|Spoiler Warning: Plot details follow.|
The World Compass is a way of describing worlds and mapping them into a multiverse. In Every Heart a Doorway, it's also referred to as the Great Compass as a book title, and Seanan McGuire has referred to it as the Alignment System. In Beneath the Sugar Sky, it's referred to as The Compass.
- 1 Description
- 2 Doors
- 3 Types
- 4 Nonsense Worlds
- 5 Logic Worlds
- 6 Virtue Worlds
- 7 Wicked Worlds
- 8 Rhyme
- 9 Linearity
- 10 Gallery
- 11 Trivia
- 12 References
"Here in the so-called 'real world', you have north, south, east and west, right? Those don't work for most of the portal worlds we've been able to catalog. So we use other words. Nonsense, Logic, Wickedness and Virtue. There are smaller subdirections, little branches that may or may not go anywhere, but those four are the big ones." 
Whether a world is nonsensical or logical is divided into three parts, described as:
- Nonsense 3 = Environment completely pliable and redefinable. Change motivated by personal whim. Near-chaos. Examples include: The Dreaming from Neil Gaiman’s Sandman.
- Nonsense 2 = World on the tipping point between fantastical chaos and realistic environments. Examples include: Oz.
- Nonsense 1 = Reality is pliable through wish fulfillment, but cause and effect actions are still most effective. Examples include: Neverland from the Peter Pan tales.
- Nonsense/Logic 0 = Stasis, no change occurs in world.
- Logic 1 = Most things follow rules of cause-and-effect but there is still doubt as to how many things follow rules. Examples include: Lyra Silvertongue's world from The Golden Compass.
- Logic 2 = Everything can be explained eventually, but there will always be unique exceptions. Examples include: Our own world!
- Logic 3 = Everything can be explained, no exceptions to rules. Examples include: Narnia, and most any other world where its god/creator has a direct influence.
Whether a world is wicked or virtuous is described as:
- Virtue 3 = Pure and providential, world provides everything you need. Is in an “ideal” state. Examples include: Narnia once Aslan’s control is restored.
- Virtue 2 = Overriding harmony in world, active championing of human/being rights, but still threatened. Examples include: L. Frank Baum’s Oz, after the Wicked Witch and Wizard are taken out of power.
- Virtue 1 = World provides for its denizens but in a limited capacity, passive promotion of human/being rights. Could be seen as only slightly better than our own world. Examples include: UnLunDun, from China Mieville’s book of the same name.
- Virtue/Wicked 0 = Balance between virtuous and wicked desires, but not harmony. Examples include: The Dreaming from Neil Gaiman’s Sandman.
- Wicked 1 = Unbalanced. Passive or secondary limiting of human/being rights. Examples include: Our own world!
- Wicked 2 = Overriding disharmony. Active limiting of its denizens. “Crapsack World” but livable. Examples include: Narnia when the White Witch is in power.
- Wicked 3 = Actively malevolent, apocalyptic, near-unredeemable, near-unlivable. Examples include: The Dark Tower.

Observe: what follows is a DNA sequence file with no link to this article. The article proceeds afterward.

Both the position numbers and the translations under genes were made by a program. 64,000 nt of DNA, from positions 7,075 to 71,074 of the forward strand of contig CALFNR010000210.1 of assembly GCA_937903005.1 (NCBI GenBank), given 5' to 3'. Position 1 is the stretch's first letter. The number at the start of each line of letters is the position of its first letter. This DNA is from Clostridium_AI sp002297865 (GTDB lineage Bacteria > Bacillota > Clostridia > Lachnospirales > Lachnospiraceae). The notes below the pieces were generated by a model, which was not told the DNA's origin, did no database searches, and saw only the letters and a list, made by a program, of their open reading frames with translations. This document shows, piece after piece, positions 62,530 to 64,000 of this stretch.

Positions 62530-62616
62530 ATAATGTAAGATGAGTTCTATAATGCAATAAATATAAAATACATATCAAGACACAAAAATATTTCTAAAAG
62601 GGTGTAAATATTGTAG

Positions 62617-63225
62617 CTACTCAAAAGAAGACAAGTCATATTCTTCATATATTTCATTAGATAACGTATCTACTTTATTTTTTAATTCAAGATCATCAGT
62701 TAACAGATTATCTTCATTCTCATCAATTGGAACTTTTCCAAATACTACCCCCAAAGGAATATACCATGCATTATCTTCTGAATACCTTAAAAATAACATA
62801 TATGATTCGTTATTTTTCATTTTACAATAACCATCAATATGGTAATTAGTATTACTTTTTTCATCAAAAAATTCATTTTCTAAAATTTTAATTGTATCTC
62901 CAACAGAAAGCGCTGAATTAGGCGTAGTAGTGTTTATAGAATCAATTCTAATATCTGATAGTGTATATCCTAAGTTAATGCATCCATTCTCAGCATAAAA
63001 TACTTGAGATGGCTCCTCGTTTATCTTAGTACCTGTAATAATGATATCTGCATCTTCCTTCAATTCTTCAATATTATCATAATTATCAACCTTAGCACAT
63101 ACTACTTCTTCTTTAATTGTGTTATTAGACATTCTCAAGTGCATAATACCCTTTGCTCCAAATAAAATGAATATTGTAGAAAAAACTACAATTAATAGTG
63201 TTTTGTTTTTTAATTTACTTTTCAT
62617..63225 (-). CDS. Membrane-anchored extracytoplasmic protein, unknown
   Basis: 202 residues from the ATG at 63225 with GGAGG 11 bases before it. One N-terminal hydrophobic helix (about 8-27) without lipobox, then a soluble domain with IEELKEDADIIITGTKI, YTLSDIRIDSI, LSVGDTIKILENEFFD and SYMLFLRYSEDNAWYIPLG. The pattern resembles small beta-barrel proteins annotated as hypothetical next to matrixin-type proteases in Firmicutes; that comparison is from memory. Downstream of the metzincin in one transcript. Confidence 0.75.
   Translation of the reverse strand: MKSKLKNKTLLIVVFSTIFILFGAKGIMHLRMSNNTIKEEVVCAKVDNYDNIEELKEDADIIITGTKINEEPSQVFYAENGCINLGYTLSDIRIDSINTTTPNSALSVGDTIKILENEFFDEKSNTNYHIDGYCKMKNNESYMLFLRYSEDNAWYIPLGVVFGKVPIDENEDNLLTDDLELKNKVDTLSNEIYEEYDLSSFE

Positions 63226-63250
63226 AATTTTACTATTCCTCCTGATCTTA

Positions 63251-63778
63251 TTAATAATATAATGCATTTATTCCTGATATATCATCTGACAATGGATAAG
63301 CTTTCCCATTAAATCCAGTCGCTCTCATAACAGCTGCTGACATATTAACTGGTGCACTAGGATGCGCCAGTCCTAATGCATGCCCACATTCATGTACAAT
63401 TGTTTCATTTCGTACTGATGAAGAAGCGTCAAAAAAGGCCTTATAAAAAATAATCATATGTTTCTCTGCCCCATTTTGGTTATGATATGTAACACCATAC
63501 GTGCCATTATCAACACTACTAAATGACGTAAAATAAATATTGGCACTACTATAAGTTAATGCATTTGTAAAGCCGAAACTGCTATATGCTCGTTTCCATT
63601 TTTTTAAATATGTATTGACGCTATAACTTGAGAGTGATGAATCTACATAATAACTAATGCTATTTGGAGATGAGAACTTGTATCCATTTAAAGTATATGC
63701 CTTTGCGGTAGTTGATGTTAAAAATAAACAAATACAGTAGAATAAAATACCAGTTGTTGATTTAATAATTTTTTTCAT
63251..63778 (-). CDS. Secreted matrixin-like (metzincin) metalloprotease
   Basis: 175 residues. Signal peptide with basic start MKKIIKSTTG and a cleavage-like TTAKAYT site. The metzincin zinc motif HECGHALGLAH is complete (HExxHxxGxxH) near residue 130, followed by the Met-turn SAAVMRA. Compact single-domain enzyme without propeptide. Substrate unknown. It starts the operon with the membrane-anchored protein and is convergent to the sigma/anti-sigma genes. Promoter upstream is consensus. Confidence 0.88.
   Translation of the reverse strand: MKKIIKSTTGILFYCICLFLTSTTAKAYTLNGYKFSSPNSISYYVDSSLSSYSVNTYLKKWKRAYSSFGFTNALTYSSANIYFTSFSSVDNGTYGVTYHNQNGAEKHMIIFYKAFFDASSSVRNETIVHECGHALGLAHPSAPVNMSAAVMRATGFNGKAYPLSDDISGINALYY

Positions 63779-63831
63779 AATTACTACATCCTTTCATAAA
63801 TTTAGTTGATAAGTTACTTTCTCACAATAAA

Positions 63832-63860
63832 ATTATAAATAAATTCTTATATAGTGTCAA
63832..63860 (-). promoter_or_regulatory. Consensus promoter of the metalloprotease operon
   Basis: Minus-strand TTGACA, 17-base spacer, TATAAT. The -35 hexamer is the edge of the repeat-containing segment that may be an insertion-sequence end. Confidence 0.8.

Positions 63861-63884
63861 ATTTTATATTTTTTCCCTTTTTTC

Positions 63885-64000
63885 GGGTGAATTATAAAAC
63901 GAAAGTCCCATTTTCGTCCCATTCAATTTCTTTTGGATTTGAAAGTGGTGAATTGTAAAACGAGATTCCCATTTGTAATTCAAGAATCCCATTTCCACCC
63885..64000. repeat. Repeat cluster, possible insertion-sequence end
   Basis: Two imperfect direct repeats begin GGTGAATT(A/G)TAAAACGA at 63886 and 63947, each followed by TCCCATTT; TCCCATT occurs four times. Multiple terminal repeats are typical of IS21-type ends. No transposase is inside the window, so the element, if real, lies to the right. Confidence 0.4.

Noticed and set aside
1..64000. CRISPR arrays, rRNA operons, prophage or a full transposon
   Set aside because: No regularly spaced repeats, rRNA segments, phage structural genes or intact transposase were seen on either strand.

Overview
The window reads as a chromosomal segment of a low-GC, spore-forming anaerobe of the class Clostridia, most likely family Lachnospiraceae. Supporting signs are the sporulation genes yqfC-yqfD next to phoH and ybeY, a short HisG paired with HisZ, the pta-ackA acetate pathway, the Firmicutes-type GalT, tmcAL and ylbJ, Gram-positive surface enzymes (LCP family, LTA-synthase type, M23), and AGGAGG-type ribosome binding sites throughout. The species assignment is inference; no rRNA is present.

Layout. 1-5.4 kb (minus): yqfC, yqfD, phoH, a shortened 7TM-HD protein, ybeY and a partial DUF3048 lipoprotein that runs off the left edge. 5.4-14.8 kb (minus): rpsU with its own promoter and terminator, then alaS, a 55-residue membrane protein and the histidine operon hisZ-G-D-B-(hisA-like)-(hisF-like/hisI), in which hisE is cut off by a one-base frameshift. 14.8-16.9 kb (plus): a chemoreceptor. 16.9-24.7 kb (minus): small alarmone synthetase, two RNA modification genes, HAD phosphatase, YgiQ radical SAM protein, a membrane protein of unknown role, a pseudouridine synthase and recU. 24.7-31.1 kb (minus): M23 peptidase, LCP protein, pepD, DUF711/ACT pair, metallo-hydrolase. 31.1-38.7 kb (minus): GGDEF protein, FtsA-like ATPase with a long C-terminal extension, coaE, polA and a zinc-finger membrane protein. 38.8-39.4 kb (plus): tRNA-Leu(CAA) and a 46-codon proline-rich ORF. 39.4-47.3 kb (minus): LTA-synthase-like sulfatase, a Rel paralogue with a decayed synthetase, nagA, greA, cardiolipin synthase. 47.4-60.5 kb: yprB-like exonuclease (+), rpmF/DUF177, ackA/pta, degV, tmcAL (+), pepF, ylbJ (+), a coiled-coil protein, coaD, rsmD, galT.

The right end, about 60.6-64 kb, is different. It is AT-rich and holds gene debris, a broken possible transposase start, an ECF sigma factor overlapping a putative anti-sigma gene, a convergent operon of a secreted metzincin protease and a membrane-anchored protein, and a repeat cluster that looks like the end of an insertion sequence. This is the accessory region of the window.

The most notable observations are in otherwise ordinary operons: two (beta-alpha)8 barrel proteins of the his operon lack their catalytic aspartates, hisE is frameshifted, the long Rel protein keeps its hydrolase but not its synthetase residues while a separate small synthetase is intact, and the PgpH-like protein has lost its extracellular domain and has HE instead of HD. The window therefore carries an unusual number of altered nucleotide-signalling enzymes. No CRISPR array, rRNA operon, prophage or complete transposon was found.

It should be noted that there are other directions:
- Loriel's Webworld is described as high Rhyme and high Linearity.
- Lundy tells Nancy during her orientation that there are also Whimsy and Wild minor directions.
- At the end of Every Heart a Doorway, Kade says that they are planning to add Vitus and Mortis as minor directions for worlds connected to the dead.
Seanan McGuire has said that "The alignment system is actually intentionally a little bit blurry because [the characters] are trying to figure it out and unify a system that does not unify, where different worlds will have different applications of the same words and mean different things."
Portals to other worlds are referred to as doors, though they can also take the form of mirrors, wishing wells, staircases, towers, gaps between tree roots, etc. In Beneath the Sugar Sky, Kade explains that doors always lead to worlds that suit the traveler, as they were born in the wrong world originally. However, in Every Heart a Doorway, Eleanor offers to take some of the students to her world for safety, proving either that you may suit several worlds or that you can go through doors that aren't yours. Some doors only appear once, some are passed down through generations, and yet others are constant.
The appearance of Doors is very unpredictable. The only particular thing they have in common is that they only appear for children; at the least, the Moors do not summon doors for anybody over eighteen. The exceptions to this are a few documented stable doors, such as the one to Eleanor's World and the mirror that led to the Unnamed Mirror World before it was smashed. Some Doors appear only once, drawn by the need of children who don't belong in their birth world; the doors will belong to worlds that better suit the children and bring them to a place where they can be free. Webworld apparently chooses its inhabitants, and can sometimes hold doors open for children through magic, for about two years and six months. The Lady of the Dead says that she is aware of when the doors to the Halls of the Dead are opened or closed, which is why she was suspicious of Cora, Kade, Christopher, Nadya and Sumi when they arrived.
If a traveler should return to their original world, it is very unlikely they will find their door again. Travellers are usually children, because at a young age, you are more malleable and can adjust to things better.
Different worlds can also be separated by type. The ones we know of are:
A classification for Nonsense worlds
A type of world connected to the dead, usually Nonsense
A type of world connected to the dead
A type of world connected to the dead. Unlike Netherworlds and Underworlds, once you've been to an Afterlife you cannot come back.